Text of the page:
Sanchez, with the introduction of the Megan Meier Cyberbullying Prevention Act, clearly has a great interest in censoring.
Still, the Democrat from California makes several valid points that cyberbullying…
has lasting consequences on our nation’s youth. The 13-year-old Meier’s suicide is clearly a tragedy. But how she characterizes the measure is simply untrue.
“Put simply, this legislation would be used as a tool for a judge and jury to determine whether there is significant evidence to prove that a person ‘cyberbullied’ another,” she wrote in the Huffington Post. “That is: did they have the required intent, did they use electronic means of communication, and was the communication severe, hostile, and repeated? So — bloggers, e-mailers, texters, spiteful exes and those who have blogged against this bill have no fear — your words are still protected under the same American values.”
But that’s not what the proposal says. It goes way beyond youth cyberbullying. As we said the other day, the measure seemingly outlaws logging onto the internet.
But don’t take our word for it. Here’s what H.R. 1966 says:
(a) Whoever transmits in interstate or foreign commerce any communication, with the intent to coerce, intimidate, harass or cause substantial emotional distress to a person, using electronic means to support severe, repeated and hostile behavior, shall be fined under this title or imprisoned not more than two years, or both.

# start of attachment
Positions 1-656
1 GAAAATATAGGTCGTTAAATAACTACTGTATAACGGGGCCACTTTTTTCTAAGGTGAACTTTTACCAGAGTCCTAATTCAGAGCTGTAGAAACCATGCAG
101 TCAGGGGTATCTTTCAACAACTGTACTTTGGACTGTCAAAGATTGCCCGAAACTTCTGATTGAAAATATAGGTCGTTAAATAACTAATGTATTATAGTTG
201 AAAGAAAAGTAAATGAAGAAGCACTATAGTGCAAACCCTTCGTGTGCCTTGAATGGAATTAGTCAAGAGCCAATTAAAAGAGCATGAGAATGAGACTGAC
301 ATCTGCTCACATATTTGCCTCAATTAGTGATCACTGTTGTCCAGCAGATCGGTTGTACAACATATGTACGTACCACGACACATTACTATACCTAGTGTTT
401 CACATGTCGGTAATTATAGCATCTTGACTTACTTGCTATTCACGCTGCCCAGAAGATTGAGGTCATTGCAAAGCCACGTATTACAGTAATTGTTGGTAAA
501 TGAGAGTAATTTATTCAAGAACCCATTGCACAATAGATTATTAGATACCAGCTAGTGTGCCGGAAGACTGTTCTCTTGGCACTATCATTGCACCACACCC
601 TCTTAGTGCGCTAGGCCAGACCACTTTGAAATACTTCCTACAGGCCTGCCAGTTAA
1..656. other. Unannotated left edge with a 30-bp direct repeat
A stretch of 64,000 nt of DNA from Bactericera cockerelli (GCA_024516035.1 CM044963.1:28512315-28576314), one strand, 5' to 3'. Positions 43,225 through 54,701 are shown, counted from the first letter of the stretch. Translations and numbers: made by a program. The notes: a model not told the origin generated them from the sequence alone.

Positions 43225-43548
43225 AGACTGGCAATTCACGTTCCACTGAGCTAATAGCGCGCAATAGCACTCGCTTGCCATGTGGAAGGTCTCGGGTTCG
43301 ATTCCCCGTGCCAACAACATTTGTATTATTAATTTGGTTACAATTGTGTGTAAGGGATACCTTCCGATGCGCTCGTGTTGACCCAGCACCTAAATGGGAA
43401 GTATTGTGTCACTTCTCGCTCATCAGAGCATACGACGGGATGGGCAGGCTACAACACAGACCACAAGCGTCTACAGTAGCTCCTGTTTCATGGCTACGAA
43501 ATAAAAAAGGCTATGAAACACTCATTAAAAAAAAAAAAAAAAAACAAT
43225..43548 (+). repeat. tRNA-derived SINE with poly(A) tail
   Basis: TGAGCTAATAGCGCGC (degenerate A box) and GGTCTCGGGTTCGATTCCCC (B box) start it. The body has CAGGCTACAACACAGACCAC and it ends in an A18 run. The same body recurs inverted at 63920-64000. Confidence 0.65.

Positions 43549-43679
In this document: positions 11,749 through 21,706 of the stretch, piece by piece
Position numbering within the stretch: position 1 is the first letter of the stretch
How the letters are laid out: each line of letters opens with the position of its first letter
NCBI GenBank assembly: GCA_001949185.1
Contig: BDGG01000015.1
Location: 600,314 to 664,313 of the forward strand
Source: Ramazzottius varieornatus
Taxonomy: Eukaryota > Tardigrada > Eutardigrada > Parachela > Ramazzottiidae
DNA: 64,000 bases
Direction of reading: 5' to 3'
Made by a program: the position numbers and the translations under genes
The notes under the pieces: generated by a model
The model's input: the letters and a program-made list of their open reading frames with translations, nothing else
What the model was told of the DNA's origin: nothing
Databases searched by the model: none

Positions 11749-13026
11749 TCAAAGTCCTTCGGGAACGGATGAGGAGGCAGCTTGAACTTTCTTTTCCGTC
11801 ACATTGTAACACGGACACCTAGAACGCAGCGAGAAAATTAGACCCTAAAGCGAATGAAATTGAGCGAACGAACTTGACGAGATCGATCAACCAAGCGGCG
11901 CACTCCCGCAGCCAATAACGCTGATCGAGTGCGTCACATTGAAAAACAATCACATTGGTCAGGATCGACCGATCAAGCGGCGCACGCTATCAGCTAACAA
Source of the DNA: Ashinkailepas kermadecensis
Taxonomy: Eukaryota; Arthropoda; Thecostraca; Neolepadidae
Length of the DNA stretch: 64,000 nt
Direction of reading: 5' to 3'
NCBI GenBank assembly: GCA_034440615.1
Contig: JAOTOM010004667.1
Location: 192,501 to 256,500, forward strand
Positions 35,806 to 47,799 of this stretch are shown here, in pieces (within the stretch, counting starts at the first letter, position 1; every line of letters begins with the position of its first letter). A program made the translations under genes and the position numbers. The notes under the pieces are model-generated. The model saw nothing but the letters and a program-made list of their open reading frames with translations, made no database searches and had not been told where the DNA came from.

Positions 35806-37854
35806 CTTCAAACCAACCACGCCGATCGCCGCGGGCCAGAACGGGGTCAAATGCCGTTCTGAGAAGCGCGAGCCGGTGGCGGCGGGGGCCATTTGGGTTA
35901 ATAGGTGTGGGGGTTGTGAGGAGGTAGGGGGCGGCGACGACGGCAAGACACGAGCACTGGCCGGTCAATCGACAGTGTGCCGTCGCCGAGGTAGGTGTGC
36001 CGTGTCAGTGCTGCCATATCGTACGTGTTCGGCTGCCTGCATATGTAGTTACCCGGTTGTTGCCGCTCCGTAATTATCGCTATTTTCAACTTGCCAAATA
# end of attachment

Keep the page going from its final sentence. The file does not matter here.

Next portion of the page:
(b) As used in this section —
(1) the term ‘communication’ means the electronic transmission, between or among points specified by the user, of information of the user’s choosing, without change in the form or content of the information as sent and received; and
(2) the term ‘electronic means’ means any equipment dependent on electrical power to access an information service, including e-mail, instant messaging, blogs, websites, telephones and text messages.
This measure and Sanchez’s electronic defense of it are so emotionally distressing to us that, if adopted, perhaps Sanchez should be the first to be prosecuted under the statute.
We strongly urge Sanchez and the measure’s 14 other congressional backers to promptly withdraw this proposal.